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Gizella HERVAY
( 1934 - 1982 )

» The Book of Kobak (1973)
» Bird cut in Two (1978)
» Trenchcoat on the Nail of Eastern Europe (1983)


1934 born in Makó
1941 her parents divorce; she is taken to Budapest to live with her grandmother
1946 joins her mother in Transylvania
1952-53 studies to be an actress in Kolozsvár, Transylvania
1953 begins her studies, majoring in Hungarian Literature in Kolozsvár
1957-61 lives in Bucharest and works as a teacher and journalist
1961 marries the poet Domokos Szilágyi (they divorce in 1963); their son is born
1973 receives the prize of the Hungarian section of the Romanian Writers’ Union
1976 moves to Hungary and works for the Móra Publishing House
1977 her son dies in the devastating earthquake in Bucharest
1982 commits suicide in Budapest

The Book of Kobak

One of the most uncontrived children’s books in Hungarian literature, the tales included were inspired by the poet’s own son, Kobak (meaning “pate” or “numbskull”, but in an affectionate way), who we follow from a very small boy until the age of ten. The stories are special mother-and-son tales, the father being either absent or away. Kobak is the hero of the stories, independent in his thoughts and acts, always supported by his loving Mom, who listens to his stories and helps him understand the world. Kobak is particularly interested in cars and other vehicles, so the stories are especially fit for little boys. “Hervay manages to create a world which is neither didactic nor composed of romantic ‘airy nothings’ where children usually fly and live in a miraculous universe”, writes Hervay’s monographer, the poet Imre József Balázs, who classifies her stories in eight categories: tales about drawings, tales about language, tales about Kobak’s fantasies, tales about objects coming alive, tales about an upside-down world (where children may behave as adults), tales about the poetic soul of children, allegories, and tales about the relationship of Kobak to other children.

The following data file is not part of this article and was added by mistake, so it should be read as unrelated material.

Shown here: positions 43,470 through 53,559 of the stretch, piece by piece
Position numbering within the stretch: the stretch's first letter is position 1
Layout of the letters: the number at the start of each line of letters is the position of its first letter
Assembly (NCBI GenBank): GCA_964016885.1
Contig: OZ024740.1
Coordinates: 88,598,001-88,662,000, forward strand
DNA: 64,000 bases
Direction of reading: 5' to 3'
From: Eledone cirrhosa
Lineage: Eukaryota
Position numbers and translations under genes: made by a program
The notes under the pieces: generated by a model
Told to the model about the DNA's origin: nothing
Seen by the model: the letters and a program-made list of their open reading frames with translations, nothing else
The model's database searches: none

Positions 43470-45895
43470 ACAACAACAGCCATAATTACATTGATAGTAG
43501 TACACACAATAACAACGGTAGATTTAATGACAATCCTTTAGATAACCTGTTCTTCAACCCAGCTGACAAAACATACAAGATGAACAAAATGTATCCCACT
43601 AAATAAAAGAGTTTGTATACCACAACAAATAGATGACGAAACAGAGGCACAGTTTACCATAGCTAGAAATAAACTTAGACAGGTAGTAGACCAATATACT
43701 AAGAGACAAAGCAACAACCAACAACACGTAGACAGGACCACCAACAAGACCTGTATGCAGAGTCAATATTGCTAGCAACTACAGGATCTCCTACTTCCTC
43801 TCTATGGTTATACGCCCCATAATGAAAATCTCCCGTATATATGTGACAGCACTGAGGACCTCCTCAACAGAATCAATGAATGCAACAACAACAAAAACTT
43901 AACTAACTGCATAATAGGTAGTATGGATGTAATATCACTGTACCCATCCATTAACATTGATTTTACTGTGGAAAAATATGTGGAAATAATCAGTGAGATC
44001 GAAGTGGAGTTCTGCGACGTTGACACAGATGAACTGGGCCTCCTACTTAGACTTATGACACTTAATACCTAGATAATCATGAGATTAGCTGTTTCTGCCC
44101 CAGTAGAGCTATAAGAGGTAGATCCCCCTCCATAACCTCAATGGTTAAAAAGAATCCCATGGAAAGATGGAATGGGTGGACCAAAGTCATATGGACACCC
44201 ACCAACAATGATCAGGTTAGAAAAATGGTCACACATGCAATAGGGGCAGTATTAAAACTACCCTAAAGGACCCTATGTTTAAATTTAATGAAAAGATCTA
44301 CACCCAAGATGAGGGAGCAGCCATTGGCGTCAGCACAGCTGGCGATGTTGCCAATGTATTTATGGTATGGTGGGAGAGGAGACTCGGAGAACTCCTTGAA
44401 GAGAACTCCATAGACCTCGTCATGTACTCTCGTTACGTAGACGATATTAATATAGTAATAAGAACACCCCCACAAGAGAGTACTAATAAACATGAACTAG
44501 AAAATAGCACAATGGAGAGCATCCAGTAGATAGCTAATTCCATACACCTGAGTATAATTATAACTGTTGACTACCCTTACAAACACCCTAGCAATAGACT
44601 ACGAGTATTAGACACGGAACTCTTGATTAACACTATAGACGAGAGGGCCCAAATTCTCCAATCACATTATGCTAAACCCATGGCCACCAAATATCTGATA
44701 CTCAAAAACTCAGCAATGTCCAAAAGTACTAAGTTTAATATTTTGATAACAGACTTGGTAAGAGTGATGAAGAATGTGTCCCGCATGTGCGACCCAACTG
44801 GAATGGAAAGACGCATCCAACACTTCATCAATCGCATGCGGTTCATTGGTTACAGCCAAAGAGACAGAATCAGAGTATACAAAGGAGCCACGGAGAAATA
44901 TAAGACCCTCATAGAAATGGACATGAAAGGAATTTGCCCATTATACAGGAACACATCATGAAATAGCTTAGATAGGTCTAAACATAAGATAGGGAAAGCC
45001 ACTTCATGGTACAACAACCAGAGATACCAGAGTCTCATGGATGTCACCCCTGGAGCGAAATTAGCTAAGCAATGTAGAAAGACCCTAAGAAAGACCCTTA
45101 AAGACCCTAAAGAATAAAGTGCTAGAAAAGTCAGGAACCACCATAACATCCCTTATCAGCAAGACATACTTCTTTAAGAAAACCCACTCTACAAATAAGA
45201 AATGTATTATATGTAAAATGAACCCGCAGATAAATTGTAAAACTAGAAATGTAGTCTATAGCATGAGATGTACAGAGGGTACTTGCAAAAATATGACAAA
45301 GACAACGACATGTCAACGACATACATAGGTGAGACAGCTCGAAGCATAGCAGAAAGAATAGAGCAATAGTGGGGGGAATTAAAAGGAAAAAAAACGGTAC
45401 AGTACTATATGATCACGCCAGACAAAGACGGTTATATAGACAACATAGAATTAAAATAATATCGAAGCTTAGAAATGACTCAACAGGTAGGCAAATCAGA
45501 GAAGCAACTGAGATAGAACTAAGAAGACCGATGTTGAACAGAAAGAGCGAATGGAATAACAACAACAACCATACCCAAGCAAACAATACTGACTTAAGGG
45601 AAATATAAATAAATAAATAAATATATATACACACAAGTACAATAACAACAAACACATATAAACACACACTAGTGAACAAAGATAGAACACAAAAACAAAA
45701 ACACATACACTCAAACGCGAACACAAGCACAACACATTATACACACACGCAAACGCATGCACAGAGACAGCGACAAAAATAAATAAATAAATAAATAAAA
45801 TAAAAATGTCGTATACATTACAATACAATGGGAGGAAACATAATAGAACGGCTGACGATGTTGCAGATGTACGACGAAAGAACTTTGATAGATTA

Bird cut in Two

Hervay, who survived World War II and lived as an “orphan and vagabond” in the world, was so touched by human suffering that one of her critics, Júlia Szilágyi, was led to call her “the poet of life and death”. After she lost two of her most beloved—her former husband and her son—she wrote a volume of poems commemorating them (Domokos Szilágyi and Attila Szilágyi), perhaps already preparing to join them in their grave (all three are buried now in a common grave in the famous Házsongárd cemetery, in Kolozsvár). Memory falls in debris covers and buries us in our eye-sockets there are magnified eyes writes the poet in the motto, who arrives to the bitter understanding that her fate is similar to that of the biblical Mary. O my dear loved ones let me take your burden: death!

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